2) Insufficient education and people do not see the problem or impacts

  • Efficient clearing of marine trash from beaches by cleaners means that the public do not see the problem
  • Marine trash at mangroves are out of sight
  • Public do not see the link between marine trash and the impacts on the environment and marine creatures
  • Education efforts that target children are not really addressing the adults who litter or businesses that engage in illegal waste disposal
  • Lack of public campaigns to focus on the problem of marine trash and how to reduce the waste

Proposed Action Plan to Reduce Marine Trash in Singapore

Based on the key barriers above, we recommend the following action plan for marine trash reduction in Singapore:

1) Appoint a dedicated government agency to lead in addressing marine trash

  • Since NEA is already looking at littering, waste disposal and public cleanliness, we would recommend that NEA be the lead agency to study the problem of marine trash and work with the various agencies such as NParks, AVA, MPA and PUB to implement holistic policies to reduce marine trash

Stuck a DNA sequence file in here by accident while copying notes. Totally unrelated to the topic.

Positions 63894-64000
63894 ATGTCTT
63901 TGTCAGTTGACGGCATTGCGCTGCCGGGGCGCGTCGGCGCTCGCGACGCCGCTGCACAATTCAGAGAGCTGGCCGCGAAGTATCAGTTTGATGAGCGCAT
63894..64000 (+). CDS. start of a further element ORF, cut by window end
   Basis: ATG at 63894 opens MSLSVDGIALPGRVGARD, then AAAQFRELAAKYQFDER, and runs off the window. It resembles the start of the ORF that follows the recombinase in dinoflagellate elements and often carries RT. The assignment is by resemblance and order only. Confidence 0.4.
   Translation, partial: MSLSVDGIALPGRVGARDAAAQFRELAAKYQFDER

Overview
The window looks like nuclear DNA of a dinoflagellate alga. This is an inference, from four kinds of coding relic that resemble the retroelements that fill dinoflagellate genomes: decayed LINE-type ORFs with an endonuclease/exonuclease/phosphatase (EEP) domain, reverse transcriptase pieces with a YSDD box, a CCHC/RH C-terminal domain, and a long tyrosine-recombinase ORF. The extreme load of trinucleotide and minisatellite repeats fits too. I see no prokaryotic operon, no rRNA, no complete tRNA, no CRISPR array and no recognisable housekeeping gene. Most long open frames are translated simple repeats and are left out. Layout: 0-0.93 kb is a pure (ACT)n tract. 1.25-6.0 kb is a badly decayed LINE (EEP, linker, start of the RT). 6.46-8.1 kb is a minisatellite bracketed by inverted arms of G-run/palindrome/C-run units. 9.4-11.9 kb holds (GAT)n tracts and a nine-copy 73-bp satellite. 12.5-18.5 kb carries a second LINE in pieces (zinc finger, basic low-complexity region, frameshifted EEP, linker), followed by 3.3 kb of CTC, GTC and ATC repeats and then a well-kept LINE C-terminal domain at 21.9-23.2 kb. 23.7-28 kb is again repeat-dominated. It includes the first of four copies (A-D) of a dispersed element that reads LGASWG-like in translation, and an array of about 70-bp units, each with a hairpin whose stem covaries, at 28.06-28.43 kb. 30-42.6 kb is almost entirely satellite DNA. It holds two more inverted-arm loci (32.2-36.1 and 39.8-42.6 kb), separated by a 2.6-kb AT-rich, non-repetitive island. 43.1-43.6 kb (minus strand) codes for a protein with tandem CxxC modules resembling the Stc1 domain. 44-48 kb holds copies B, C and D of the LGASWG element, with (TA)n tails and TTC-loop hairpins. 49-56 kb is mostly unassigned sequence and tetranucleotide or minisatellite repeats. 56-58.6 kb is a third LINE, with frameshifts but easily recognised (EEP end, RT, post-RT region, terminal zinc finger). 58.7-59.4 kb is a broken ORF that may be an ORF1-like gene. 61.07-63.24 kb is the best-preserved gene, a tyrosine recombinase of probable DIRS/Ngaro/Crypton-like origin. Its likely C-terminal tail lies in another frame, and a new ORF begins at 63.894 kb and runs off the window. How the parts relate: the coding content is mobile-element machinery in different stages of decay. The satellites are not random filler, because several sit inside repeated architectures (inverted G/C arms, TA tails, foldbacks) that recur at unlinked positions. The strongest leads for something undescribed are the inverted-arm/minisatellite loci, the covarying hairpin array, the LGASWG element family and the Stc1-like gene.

• The lead agency would study the sources, amount and type of marine trash and work with existing groups such as ICCS and Waterways Watch Society (WWS)

2) Increase enforcement and improve infrastructure

  • Fish farms and ships anchored nearby should be informed and warned against illegal waste disposal and the penalties involved
  • Proper waste collection and disposal facilities and procedures should be provided for the fish farms and ships
  • Increase enforcement patrols at sea to ensure no illegal disposal from fish farms and ships
  • Provide clear signage at beaches and barbeque pits to inform and educate beachgoers on proper waste disposal
  • Improve or increase waste bins at beaches to minimise improper usage and overfilling

3) Introduce public campaign on reducing marine trash

  • Start a marine trash campaign and communications to educate beachgoers (using social media, videos and onsite activities) on the problems and impacts of marine trash
  • Appoint beach ambassadors to educate beachgoers and owners of premises at the beach
  • Engage beachgoers to conduct impromptu beach cleanups
  • Display marine trash as art exhibits at the beach
  • Work with existing groups such as ICCS and WWS

4) Look at upstream policies to minimise plastic disposables and littering

  • Address the use of plastic disposables such as polystyrene takeaway containers, plastic bottles, plastic bags, and plastic food packaging, which are common marine trash items
  • Set policies to reduce the use of plastic disposables and encourage reusable containers, bottles and bags
  • Continue with existing efforts to reduce littering on the streets

What do you think of the proposed action plan to tackle marine trash in Singapore? Do you find marine trash a serious problem at our beaches and coastal areas? Share your thoughts with us, thanks!

Image credit: ICCS 2013 – Top 10 Items, International Coastal Cleanup Singapore